This afternoon, 38 Studios officially laid off their entire staff of 380 people and is closing both their studios. This after running out of cash following a rather public scene with the Rhode Island Economic Development Corporation, a state agency which loaned them almost $75 million dollars to relocate there and to fund the development of their long cooking and until recently, never shown MMO Project Copernicus. Employees are due almost a month’s back pay that they likely won’t get, their health insurance lapsed two days ago and they reportedly only found out when a staffer’s pregnant wife was told by her doctor. The Rhode Island taxpayers are also now on the hook to absorb the cost of the loan which is going to end up being $100 million after interest.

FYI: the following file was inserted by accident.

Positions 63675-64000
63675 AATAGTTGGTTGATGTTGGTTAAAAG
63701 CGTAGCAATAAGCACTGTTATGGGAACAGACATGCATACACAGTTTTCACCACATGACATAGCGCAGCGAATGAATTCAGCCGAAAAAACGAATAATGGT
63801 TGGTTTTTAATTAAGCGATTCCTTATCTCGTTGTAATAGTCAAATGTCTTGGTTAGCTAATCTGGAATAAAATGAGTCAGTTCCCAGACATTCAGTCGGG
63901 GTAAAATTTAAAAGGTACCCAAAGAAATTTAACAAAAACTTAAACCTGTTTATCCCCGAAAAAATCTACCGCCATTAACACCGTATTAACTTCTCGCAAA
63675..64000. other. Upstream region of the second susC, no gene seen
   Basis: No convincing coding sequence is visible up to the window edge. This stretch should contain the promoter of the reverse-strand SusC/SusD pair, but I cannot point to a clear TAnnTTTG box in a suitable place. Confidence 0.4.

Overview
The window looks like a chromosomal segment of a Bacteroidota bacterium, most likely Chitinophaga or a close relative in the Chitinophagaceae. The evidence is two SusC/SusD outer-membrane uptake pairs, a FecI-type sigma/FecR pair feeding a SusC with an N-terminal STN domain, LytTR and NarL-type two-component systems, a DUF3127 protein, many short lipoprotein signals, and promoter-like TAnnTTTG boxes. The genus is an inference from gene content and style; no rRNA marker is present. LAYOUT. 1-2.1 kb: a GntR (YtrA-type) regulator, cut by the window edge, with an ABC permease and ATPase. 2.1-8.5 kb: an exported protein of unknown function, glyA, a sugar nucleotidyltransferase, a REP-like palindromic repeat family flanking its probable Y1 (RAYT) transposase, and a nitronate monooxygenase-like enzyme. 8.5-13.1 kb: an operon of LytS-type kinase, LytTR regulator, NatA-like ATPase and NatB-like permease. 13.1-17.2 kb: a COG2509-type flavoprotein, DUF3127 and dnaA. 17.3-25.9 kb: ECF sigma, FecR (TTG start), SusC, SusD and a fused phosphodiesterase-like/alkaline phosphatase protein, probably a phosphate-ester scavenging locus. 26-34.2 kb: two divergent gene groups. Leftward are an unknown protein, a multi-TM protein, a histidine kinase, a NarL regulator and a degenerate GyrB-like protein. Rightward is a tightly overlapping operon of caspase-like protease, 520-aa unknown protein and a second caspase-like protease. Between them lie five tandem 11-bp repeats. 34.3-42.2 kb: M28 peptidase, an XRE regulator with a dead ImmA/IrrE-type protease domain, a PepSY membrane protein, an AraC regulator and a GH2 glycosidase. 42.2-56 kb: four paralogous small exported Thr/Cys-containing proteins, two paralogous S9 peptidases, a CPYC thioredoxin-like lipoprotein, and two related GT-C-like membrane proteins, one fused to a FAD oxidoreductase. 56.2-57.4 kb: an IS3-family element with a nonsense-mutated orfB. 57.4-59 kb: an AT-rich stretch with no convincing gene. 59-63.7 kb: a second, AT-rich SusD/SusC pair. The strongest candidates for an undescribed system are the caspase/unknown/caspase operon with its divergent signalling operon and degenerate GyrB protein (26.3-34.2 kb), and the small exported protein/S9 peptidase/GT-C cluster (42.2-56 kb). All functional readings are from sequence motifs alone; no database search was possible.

38 Studios was started by former Boston Red Sox pitcher Curt Schilling. When he retired from baseball, he wanted to take his love of video games and do something big with it so he started up a studio to make an MMO. He staffed it with top talent and brought on Todd McFarlane and R.A. Salvatore to help create the vast universe for it. It was a big deal and got a lot of people excited include yours truly. A couple of years later, they bought Big Huge Games who were about to be shuttered by THQ. Big Huge Games was working on an RPG for PC and consoles and the idea was to take that game and retool it to be part of their new universe as a lead-in to the MMO. It was a big, grandiose plan and it was a breath of fresh air to see a new AAA studio start up with big ideas. In 5 years, nothing was seen of Project Copernicus but in January, Big Huge Games’ project was released as Kingdom’s of Amalur: Reckoning. I haven’t played it beyond the demo but it was well reviewed and sold nicely for a new IP, exceeding publisher EA’s expectations. Fast forward to now and the studio is collapsing, a lot of people are out of work and health insurance in a very small state that now has to absorb the cost of that, all we’ve seen of Project Copernicus is one rushed trailer that showed little and the Rhode Island government revealed that even though Kingdoms of Amalur: Reckoning sold 1.2 million copies worldwide, it would have needed to do three times that just to break even.